Germany with 1,409 and Ireland with 734 had the most infections, accounting for 44 percent of all cases. The highest country-specific notification rates were in Ireland, Malta, Denmark, and Norway.

Research -Microbial safety and sanitary quality of strawberry primary production in Belgium: risk factors for Salmonella and Shiga toxin producing Escherichia coli (STEC) contamination

Academia Edu

Hepatitis A kswfoodworld

ABSTRACT 
Strawberries are an important fruit in Belgium both in production and consumption, but little
information is available about the presence of Salmonella  and STEC in these berries, the risk
factor in agricultural production and possible specific mitigation options. In 2012, a survey
was undertaken of three soil and three soilless cultivation systems in Belgium.
No Salmonella spp. was isolated. No STEC was detected in the strawberry samples (0 out of 72), but STEC
was detected by qPCR in 11 out of 78 irrigation water and 2 out of 24 substrate samples.
Culture isolates were obtained for 2 out of 11 qPCR positive irrigation water samples and 2
out of 2 substrate samples. Multivariable logistic regression analysis revealed elevated generic  E. coli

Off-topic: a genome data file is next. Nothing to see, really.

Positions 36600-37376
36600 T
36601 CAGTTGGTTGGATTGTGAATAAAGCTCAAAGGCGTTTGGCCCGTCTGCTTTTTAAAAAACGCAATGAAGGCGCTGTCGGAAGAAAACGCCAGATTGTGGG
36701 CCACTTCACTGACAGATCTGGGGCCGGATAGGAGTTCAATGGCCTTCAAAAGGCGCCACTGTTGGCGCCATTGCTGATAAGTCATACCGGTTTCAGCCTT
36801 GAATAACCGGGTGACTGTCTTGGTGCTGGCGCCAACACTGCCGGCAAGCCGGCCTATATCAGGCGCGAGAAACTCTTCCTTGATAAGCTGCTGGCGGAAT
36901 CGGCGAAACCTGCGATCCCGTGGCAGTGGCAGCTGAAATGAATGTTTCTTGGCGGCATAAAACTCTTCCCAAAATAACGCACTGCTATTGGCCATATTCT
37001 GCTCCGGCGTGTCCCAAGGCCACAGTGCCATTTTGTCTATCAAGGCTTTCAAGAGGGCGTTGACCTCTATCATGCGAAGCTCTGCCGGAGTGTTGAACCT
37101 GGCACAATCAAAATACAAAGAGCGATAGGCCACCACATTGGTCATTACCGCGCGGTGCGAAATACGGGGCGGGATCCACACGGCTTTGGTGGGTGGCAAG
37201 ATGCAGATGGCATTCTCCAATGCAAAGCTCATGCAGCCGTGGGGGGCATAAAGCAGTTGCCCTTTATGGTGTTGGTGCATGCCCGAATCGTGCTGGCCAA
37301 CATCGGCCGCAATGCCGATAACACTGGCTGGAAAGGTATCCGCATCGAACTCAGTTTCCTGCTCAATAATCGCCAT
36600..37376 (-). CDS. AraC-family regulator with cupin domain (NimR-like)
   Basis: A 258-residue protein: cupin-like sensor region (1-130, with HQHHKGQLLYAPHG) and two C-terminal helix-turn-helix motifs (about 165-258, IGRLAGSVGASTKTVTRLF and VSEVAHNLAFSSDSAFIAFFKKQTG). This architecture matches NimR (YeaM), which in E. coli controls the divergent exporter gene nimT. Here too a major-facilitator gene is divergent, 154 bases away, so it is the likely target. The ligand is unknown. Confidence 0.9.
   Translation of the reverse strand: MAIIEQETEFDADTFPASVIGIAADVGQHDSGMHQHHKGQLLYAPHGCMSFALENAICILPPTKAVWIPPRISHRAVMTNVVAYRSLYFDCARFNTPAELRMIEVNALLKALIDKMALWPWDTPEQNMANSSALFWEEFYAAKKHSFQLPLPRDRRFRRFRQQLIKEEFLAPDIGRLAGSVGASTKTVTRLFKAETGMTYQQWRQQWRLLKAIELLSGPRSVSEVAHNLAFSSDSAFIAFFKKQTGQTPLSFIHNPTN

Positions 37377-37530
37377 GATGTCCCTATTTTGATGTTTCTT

numbers (odds ratio (OR) for 1 log increase being 4.6) as the most important risk factor for STEC, together with the berry picking season (elevated risk in summer). Presence of generic  E. coli in the irrigation water (≥ 1 cfu per 100 ml) was mainly influenced by the type of irrigation water (collected rainfall water stored in ponds was more often contaminated than ground water pumped from boreholes (OR = 5.8)) and the lack of prior treatment (untreated water versus water subjected to sand filtration prior to use (OR = 19.2)). The follow-up study in 2013 at one of the producers indicated cattle as the most likely source of 
STEC contamination of the irrigation water.

Research – Increase in food outbreaks by Escherichia coli. How to prevent them

ACSA

In recent months, outbreaks caused by Escherichia coli have increased (Ireland, Scotland, etc.). Recently, in France, pizzas contaminated by this bacterium affected 56 people─ including 55 small children─ and caused two deaths.

This bacterium is naturally present in our digestive microflora. Although most strains of E. coli  are harmless to humans, others can cause infections or carry antibiotic resistance genes. Among the pathogenic strains, shigatoxigenic E. coli is responsible for serious infections in children and the elderly.

Ruminants, especially cattle, are healthy carriers of these bacteria. Therefore, the bacteria present in their excrement can contaminate animal products (meat and dairy) and the environment (soil and water). Contamination occurs, for example, in the meat slaughterhouse (through the remains or after the evisceration of the animals) or at the time of milking the milk of cattle, sheep or goats.